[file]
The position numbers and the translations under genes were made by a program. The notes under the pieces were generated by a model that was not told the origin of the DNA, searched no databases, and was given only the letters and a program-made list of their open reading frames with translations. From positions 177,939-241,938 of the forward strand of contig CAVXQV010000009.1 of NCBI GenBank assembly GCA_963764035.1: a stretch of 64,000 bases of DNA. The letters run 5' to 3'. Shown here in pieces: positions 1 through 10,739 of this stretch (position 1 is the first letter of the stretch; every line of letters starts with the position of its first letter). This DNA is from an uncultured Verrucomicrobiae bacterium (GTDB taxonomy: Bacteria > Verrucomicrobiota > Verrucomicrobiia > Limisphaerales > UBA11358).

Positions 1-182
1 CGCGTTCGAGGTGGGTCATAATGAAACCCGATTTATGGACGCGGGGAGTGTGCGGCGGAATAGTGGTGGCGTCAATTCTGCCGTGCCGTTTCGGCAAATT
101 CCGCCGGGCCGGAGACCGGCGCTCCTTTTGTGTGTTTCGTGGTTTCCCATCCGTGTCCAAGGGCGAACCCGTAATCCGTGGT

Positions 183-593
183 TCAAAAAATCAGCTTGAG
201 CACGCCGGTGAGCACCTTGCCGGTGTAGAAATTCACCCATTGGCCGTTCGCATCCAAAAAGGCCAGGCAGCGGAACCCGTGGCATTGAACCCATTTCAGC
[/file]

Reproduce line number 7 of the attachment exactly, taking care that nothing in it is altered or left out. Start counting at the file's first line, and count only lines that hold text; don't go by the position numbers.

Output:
201 CACGCCGGTGAGCACCTTGCCGGTGTAGAAATTCACCCATTGGCCGTTCGCATCCAAAAAGGCCAGGCAGCGGAACCCGTGGCATTGAACCCATTTCAGC